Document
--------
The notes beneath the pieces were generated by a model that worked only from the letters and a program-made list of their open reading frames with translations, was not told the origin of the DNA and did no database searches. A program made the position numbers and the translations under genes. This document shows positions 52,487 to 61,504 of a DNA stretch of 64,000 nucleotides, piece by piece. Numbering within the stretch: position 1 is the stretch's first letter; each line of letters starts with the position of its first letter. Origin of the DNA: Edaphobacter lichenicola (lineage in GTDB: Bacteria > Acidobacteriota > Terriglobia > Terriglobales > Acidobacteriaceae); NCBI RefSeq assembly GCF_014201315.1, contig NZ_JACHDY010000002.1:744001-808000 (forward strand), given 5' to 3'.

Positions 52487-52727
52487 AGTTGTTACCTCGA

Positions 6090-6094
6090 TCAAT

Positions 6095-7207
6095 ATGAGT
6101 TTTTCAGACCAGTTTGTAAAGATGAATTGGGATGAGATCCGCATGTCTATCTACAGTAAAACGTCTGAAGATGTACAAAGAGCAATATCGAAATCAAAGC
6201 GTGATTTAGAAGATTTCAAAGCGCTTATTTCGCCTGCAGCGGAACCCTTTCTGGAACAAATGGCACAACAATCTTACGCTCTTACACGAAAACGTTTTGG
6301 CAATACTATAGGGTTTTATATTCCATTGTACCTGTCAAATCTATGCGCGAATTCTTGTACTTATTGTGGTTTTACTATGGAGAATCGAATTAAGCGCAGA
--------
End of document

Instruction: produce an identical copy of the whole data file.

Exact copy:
The notes beneath the pieces were generated by a model that worked only from the letters and a program-made list of their open reading frames with translations, was not told the origin of the DNA and did no database searches. A program made the position numbers and the translations under genes. This document shows positions 52,487 to 61,504 of a DNA stretch of 64,000 nucleotides, piece by piece. Numbering within the stretch: position 1 is the stretch's first letter; each line of letters starts with the position of its first letter. Origin of the DNA: Edaphobacter lichenicola (lineage in GTDB: Bacteria > Acidobacteriota > Terriglobia > Terriglobales > Acidobacteriaceae); NCBI RefSeq assembly GCF_014201315.1, contig NZ_JACHDY010000002.1:744001-808000 (forward strand), given 5' to 3'.

Positions 52487-52727
52487 AGTTGTTACCTCGA

Positions 6090-6094
6090 TCAAT

Positions 6095-7207
6095 ATGAGT
6101 TTTTCAGACCAGTTTGTAAAGATGAATTGGGATGAGATCCGCATGTCTATCTACAGTAAAACGTCTGAAGATGTACAAAGAGCAATATCGAAATCAAAGC
6201 GTGATTTAGAAGATTTCAAAGCGCTTATTTCGCCTGCAGCGGAACCCTTTCTGGAACAAATGGCACAACAATCTTACGCTCTTACACGAAAACGTTTTGG
6301 CAATACTATAGGGTTTTATATTCCATTGTACCTGTCAAATCTATGCGCGAATTCTTGTACTTATTGTGGTTTTACTATGGAGAATCGAATTAAGCGCAGA